5 Outline Anatomy of the Immune system Organization of the body’s defensesHumoral immunityCell-mediated immunityImmune responses in Health and diseases
6 Organization of the body’s defenses Non-specific defenses: no need to decipher pathogen’s identiy. Always present in the body.- Physical barriers- Inflammation- Interferons- Natural cell killers (NK cells)- Complement systemSpecific defenses:Based onn recognition of the pathogen’s identityHumoral immunityCell-mediated immunity
7 Non-specific defenses Physical barriers- skin- mucus- stream of tears or urine- InflammationChemical barrierspH (stomach, vagina)enzymes (stomach, tears)InterferonsComplement system
8 InflammationSymptoms of inflammation:RednessheatSwelling- pain
11 Interferon Protein secreted by a cell currently infected by a virus Interferon warns the neighboring cells of the impending viral infectionThe neighboring cells synthesize proteins that will block the virus from hijacking the cell DNA replication machineryAnimation:
12 Complement system About 30 blood proteins They become activated either by direct contact with a pathogen or by contact with a bound antibody.In an activated state, they form a complex which opens a hole in a pathogen’s cell membrane bacterial lysisComplement system also promotes inflammation
13 Natural Killer cells = NK cells Cytotoxic T cells, lacking markersAble to recognize a wide range of pathogens without prior exposureWhen recognition and binding occur, the NK cells destroy the pathogen through cell lysis
14 Specific immunitySpecificity: based on shape recognition of cell surface antigensDiversity: Any shape can be recognized by a B or T-lymphocytes and trigger an immune reactionMemory: once a pathogen has activated the immune system, memory cells remain and will protect against a secondary infectionSelf-tolerance: the immune system does not attack itself
15 Specific immunity = the players Macrophages (antigen presenting cell = APC): phagocytize pathogens and present antigens to helper-T lymphocytesHelper-T lymphocytes: secrete lymphokines and activate B and killer T lymphocytesB-lymphocytes: multiply and specialize into plasma cells secrete antibodiesKiller-T lymphocytes: kill (through lysis) infected or cancerous cells
16 Outline Anatomy of the Immune system Organization of the body’s defensesHumoral immunityCell-mediated immunityImmune responses in Health and diseases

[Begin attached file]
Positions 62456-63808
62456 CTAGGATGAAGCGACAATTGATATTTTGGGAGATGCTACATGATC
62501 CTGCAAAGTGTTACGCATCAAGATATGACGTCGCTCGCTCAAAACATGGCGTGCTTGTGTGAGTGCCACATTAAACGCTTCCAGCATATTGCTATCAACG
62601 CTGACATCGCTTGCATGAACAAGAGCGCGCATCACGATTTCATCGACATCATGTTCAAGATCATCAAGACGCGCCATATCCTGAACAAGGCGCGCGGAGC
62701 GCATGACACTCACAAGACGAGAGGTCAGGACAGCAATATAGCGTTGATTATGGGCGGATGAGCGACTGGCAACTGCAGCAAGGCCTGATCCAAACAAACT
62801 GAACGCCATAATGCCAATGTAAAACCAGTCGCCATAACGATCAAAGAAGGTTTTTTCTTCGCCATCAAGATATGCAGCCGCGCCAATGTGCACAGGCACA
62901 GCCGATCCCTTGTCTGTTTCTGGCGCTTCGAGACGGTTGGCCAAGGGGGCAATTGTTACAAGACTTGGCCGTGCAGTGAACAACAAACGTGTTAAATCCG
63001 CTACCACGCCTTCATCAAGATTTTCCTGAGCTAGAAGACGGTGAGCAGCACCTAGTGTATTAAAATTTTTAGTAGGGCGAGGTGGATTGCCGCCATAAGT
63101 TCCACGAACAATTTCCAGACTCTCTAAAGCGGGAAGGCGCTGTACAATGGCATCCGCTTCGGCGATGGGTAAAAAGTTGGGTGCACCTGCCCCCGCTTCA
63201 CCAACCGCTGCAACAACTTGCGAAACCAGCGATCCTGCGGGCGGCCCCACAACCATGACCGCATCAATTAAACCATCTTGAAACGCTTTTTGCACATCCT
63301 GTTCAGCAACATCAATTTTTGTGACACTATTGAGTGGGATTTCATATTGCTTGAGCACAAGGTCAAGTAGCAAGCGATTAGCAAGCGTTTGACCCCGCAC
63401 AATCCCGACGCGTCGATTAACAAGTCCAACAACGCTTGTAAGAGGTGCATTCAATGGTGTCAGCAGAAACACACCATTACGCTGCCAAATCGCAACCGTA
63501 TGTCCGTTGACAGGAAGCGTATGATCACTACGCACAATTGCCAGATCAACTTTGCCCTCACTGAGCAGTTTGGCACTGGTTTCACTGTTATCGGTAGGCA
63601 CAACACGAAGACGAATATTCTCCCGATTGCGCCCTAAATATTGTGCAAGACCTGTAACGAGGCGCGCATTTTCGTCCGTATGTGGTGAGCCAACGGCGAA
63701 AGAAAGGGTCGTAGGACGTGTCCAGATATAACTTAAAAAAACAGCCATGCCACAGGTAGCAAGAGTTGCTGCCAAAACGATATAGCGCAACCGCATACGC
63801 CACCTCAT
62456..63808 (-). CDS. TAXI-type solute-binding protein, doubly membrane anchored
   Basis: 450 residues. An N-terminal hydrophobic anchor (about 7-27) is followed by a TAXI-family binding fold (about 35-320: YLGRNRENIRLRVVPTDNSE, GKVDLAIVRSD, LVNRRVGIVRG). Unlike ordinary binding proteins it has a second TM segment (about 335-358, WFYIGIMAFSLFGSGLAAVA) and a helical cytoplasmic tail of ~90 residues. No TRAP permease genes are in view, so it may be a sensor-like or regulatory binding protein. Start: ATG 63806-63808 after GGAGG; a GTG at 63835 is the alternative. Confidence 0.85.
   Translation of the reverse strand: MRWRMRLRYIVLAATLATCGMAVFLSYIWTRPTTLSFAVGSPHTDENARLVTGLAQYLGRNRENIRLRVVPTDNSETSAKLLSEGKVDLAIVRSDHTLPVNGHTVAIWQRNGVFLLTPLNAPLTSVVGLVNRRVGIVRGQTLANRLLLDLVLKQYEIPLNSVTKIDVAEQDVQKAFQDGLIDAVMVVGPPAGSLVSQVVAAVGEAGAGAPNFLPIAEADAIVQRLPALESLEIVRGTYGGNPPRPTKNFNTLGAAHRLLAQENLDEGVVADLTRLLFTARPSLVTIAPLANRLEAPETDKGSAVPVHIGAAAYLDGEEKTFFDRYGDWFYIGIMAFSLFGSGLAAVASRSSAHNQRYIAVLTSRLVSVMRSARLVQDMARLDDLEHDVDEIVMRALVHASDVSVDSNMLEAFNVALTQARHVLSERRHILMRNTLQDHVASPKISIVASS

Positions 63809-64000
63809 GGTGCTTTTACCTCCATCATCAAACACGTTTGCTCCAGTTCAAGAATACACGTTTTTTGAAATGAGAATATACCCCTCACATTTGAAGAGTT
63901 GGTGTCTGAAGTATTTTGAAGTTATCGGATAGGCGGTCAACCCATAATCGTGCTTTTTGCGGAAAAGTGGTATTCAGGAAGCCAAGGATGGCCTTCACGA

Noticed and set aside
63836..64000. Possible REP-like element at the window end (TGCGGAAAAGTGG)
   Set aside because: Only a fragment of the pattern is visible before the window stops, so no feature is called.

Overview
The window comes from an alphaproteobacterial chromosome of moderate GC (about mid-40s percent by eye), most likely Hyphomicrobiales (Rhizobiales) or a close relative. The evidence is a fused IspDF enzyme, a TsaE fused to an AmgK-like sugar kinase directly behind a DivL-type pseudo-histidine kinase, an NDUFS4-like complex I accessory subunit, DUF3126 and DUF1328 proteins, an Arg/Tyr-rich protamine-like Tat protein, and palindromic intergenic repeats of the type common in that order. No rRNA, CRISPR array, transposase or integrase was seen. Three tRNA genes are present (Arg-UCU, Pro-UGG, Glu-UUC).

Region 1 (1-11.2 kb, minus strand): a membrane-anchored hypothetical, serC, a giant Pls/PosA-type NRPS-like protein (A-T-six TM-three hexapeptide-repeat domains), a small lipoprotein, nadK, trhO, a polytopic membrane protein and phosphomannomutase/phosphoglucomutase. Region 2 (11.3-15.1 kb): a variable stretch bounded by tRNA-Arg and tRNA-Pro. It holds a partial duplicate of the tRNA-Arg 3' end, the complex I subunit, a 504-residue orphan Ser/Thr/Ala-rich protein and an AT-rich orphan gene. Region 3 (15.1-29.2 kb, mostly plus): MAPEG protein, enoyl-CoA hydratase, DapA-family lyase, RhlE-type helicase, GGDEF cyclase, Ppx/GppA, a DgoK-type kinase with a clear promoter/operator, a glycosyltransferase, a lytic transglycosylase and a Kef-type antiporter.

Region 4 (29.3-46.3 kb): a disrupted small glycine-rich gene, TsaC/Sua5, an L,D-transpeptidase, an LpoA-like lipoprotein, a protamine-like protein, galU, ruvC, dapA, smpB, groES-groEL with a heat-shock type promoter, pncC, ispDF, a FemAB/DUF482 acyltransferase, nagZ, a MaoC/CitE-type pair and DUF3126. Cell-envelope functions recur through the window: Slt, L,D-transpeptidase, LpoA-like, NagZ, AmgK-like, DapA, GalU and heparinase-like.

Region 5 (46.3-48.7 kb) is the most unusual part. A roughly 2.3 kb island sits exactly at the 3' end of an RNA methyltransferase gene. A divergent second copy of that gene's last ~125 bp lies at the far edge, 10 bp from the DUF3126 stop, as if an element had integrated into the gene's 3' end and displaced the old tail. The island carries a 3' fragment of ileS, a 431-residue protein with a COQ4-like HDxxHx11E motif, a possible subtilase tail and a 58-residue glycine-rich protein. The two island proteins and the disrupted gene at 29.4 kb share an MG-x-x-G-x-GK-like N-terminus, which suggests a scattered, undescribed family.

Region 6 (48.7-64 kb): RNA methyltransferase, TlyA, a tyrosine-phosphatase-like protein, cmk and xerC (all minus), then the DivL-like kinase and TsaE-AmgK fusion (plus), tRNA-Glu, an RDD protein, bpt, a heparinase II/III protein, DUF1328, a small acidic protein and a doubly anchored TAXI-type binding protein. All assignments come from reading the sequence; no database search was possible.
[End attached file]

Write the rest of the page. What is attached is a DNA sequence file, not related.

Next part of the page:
17 Antibody-mediated (humoral) immunity = AMI 1- Macrophages phagocytize a pathogen and present an antigen to a matching helper-T cell2- At the same time, some pathogens contact B-cells matching the pathogen’s antigensThe helper-T cells multiply, secrete lymphokines which stimulate the B-cells to multiply and specialize into plasma cellsThe plasma cells secretes antibodies
19 What are antibodies? Structures formed by 4 proteins Two main regions: the upper region is highly variable and bind to a specific shape (the antigen)The base region is constant for all antibodies this region, when the antibody is bound to its antigen, activates the complement system
21 Types of antibodies Antibody = immunoglobulin = Ig IgG Most abundant. mostly in blood, lymph. able to cross the placentaIgA Found in tears, milk, blood, lymphIgM First antibody to be secreted. found in blood, lymph. unable tocross placentaIgD Found in blood, lymph, on B cellsIgE Found on mast cells, basophils. involved in allergic reaction.
23 Clonal selectionOnce a T, B or killer lymphocytes have made contact with their specific antigen, they are triggered into action but they also divide and form a large amount of identical cells, called a clone.
24 Clonal deletionHow can the DNA in the nucleus codes for each type of antibody?Since over a millions of different types are needed, how can the DNA in the nucleus code for each of them? There is clearly not enough DNA to accomplish that.During embryogenesis, several genes coding for the variable portion of the antibody (and each responsible for part of a shape) reshuffle so each combination of genes codes for a specific antibody (and shape). So a stem cell receives the capability to form one single type of antibody.Once formed, they circulate in the body. If they meet and bind to a shape (formed by a protein) present in the body, they are destroyed or deleted, so that only the stem cells responsible for antibodies aimed at foreign pathogens are left.A stem cell able to react with our own proteins and not deleted during fetal life might later trigger an autoimmune disease.
25 Outline Anatomy of the Immune system Organization of the body’s defensesHumoral immunityCell-mediated immunityImmune responses in Health and diseases
26 Cell-mediated immunity Similar reaction to AMIThe pathogen triggering the reaction is a virus infected cell or a cancerous cell.Killer T lymphocytes are sensitized by contact and activated by lymphokines secreted by activated helper T lymphocytes